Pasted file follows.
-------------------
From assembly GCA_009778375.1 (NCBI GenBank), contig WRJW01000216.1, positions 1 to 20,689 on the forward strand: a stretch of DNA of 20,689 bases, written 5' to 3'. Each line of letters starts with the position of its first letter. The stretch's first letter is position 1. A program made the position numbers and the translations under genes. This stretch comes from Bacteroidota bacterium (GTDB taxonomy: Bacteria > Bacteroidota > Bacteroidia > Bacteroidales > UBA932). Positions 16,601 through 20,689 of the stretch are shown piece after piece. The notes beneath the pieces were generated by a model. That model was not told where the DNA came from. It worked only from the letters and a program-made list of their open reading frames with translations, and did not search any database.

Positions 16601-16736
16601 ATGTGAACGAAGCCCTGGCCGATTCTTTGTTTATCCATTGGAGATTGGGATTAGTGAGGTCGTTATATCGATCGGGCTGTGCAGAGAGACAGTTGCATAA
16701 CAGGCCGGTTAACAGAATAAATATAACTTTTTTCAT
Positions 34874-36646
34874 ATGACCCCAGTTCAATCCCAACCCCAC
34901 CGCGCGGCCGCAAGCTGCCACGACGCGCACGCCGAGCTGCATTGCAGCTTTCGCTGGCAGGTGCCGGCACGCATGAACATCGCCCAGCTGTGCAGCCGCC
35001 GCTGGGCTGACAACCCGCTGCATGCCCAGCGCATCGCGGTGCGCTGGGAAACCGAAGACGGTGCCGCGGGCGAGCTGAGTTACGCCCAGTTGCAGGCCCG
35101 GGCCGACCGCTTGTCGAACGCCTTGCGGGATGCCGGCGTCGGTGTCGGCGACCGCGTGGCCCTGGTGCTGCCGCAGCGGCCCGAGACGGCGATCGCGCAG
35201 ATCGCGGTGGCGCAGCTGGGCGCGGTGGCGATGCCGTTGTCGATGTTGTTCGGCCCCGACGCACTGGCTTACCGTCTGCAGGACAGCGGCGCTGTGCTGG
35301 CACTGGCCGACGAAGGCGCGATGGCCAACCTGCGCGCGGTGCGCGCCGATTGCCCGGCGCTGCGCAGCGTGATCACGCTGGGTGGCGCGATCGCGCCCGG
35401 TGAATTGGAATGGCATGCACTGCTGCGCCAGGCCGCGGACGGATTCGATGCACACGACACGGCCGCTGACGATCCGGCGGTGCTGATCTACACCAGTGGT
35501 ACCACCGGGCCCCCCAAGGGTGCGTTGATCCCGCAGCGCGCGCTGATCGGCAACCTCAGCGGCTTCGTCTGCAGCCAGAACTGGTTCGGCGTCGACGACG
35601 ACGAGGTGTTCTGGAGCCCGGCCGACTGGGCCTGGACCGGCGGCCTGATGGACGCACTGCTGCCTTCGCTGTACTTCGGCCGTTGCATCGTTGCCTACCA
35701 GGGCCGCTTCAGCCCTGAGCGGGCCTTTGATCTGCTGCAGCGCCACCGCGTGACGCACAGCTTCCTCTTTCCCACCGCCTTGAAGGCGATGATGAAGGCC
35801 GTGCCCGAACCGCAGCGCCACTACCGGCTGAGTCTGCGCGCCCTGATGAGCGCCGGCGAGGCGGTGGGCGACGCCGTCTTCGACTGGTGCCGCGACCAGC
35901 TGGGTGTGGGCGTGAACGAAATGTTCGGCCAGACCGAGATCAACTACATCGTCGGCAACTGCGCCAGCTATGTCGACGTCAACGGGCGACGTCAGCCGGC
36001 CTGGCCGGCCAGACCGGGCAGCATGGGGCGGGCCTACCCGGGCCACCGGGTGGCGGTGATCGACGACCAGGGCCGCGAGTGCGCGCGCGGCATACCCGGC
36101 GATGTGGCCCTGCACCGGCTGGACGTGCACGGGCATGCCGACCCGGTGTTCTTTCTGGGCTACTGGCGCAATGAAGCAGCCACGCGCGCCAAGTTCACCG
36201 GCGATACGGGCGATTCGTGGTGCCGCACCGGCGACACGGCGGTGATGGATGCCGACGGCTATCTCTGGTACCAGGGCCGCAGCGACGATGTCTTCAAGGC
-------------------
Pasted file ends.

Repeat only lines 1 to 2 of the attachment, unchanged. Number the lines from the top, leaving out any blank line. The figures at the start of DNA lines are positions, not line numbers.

From assembly GCA_009778375.1 (NCBI GenBank), contig WRJW01000216.1, positions 1 to 20,689 on the forward strand: a stretch of DNA of 20,689 bases, written 5' to 3'. Each line of letters starts with the position of its first letter. The stretch's first letter is position 1. A program made the position numbers and the translations under genes. This stretch comes from Bacteroidota bacterium (GTDB taxonomy: Bacteria > Bacteroidota > Bacteroidia > Bacteroidales > UBA932). Positions 16,601 through 20,689 of the stretch are shown piece after piece. The notes beneath the pieces were generated by a model. That model was not told where the DNA came from. It worked only from the letters and a program-made list of their open reading frames with translations, and did not search any database.

Positions 16601-16736